“Race, Fire, Children, and Wives”

Pooja Sanghvi, Emily Hu, and Sophia Li

Accused of shooting her husband five consecutive times, a Black woman was wrongfully sentenced to life in prison. At the time of the murder, she had been sound asleep with her two daughters. The police, unable to find any other suspects, accused her, assuming that she had been jealous of his affairs with two women. 

The story of Elicia Hughes, along with eight other criminal justice system exonerees, was shared digitally with the Greenhill community Dec. 3-5 in the original fall production, “Race, Fire, Children, and Wives.”

For the first time, students researched and wrote their own script, because they were unable to obtain digital rights for the original play, “The Exonerated.”  

Since COVID-19 prevented Greenhill theater students from taking their normal approach to productions, filming scenes was an additional challenge.

 “We couldn’t be in a room without a mask on, no closer than six feet apart, and we had to figure out how to put a production on,” Said junior Ilanna Feldman.

 Another challenge was the lack of a live audience, which impacted many students’ abilities to perform.

“Without an audience it [was] a lot easier, and the camera [took] the edge off,” junior Kuran Patel said, “You want to give the best performance you can give.”

 For others, the lack of a live audience was a difficulty. 

“As live actors, [we] had to totally change our acting styles in order to be able to perform something that is filmed,” junior Kayla Rutner said. “The camera picks up everything, you definitely have to tone it down.”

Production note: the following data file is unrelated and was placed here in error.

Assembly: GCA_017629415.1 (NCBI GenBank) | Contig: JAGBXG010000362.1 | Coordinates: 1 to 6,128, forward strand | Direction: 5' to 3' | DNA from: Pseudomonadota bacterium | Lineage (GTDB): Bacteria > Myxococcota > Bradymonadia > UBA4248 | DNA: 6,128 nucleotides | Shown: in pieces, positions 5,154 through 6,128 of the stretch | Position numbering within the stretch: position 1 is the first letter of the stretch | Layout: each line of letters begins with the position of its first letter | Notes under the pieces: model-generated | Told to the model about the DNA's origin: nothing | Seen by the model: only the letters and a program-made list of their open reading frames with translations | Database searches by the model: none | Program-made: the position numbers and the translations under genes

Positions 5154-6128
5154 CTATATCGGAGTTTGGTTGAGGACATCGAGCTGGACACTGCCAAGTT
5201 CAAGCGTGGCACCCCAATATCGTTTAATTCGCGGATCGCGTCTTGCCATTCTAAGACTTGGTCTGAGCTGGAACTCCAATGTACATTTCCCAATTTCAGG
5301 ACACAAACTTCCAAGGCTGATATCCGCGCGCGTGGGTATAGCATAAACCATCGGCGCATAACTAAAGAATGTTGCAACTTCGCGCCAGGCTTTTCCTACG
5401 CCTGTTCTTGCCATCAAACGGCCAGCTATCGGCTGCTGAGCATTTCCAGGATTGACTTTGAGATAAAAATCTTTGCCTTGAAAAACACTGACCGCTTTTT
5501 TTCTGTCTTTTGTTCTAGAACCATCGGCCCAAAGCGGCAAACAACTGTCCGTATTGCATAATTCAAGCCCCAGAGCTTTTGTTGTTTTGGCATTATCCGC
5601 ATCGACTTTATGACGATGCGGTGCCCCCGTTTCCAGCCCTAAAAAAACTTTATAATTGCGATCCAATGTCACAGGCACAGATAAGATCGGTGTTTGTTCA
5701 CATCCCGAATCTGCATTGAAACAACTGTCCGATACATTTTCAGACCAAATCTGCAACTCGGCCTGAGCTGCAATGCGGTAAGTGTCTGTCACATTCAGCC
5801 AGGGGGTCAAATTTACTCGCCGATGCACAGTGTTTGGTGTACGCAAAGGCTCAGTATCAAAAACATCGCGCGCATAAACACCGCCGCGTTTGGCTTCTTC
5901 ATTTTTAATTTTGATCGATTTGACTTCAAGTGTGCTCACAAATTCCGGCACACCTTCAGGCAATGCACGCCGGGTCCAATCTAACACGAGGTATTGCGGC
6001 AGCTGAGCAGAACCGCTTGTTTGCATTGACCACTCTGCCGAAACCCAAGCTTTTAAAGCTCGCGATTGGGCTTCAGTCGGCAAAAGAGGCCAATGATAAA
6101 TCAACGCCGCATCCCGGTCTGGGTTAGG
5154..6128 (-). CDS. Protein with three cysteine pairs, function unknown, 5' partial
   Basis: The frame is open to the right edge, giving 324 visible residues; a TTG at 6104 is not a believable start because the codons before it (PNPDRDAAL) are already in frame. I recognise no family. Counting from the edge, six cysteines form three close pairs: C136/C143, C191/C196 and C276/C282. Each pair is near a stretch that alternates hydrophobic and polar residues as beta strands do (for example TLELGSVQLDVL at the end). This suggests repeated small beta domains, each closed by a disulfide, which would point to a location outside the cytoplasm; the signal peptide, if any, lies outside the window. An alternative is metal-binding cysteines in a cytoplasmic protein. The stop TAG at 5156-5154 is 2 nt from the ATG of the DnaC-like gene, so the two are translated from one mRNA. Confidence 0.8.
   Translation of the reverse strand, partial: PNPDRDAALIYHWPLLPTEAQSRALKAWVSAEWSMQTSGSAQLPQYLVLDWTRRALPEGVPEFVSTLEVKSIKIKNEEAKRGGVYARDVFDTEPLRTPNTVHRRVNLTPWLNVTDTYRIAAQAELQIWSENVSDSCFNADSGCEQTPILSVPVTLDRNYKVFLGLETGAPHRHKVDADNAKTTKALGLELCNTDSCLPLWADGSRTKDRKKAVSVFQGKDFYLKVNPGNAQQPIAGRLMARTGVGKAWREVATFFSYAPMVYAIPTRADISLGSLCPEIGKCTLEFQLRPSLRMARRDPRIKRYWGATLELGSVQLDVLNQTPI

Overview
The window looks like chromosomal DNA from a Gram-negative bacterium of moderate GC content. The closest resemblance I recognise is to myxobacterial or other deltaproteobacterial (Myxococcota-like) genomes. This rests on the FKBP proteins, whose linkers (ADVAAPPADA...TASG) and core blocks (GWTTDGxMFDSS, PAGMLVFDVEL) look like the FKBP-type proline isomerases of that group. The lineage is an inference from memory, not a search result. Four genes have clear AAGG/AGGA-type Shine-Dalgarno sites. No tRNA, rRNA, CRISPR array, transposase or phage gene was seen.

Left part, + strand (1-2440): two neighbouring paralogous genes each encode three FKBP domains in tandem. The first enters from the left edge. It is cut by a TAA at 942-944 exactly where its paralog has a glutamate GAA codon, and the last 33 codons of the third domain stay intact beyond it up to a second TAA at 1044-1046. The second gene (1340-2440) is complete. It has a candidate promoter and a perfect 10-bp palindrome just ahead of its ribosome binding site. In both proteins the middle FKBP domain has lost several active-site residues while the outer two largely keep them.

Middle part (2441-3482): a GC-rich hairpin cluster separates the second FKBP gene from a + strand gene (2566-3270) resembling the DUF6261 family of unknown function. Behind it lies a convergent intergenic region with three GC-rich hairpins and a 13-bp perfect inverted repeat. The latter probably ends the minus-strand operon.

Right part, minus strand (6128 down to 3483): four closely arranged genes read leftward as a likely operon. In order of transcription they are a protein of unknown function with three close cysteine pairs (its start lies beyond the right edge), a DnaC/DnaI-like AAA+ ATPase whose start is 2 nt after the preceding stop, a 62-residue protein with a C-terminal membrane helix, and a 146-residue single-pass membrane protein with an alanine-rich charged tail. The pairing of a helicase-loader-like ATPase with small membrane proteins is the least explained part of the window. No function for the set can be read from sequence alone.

As the Greenhill students and teachers who contributed to the production reflected back on the past few months, they expressed their satisfaction at watching all the individual stories come together. 

“I think this for sure was a success, especially since this is something we have never done before,” Rutner said. “For a bunch of amateurs I think we did incredible. Everything just came together perfectly.” 

 “It’s really important that we all recognize that we can push through,” said Feldman. “Life’s going to throw challenges at us and no matter what is thrown at us, we’ve proven that we can do anything.” 

The play was also recognized by KERA, the Dallas-area public broadcasting affiliate.. The KERA coverage focused on the work of the students in researching and filming the play as well as  the issues showcased by the production.

Since the production was aired as a digital recording rather than a live performance, it’s likely to reach a larger audience over a longer period of time 

“The fact that it’s recorded and the reach it will continue to have—I don’t think I can overstate how significant that is,” said Director of Equity and Inclusion Marcus Ingram. 

The months of hard work by the theater students have come to a successful end,  but the play’s powerful message remains:   

“Stand up for yourself,” junior Blake Martin said at one point during his on-stage performance. “Don’t let someone tell you [that] you did something, when we know damn well you didn’t do it.”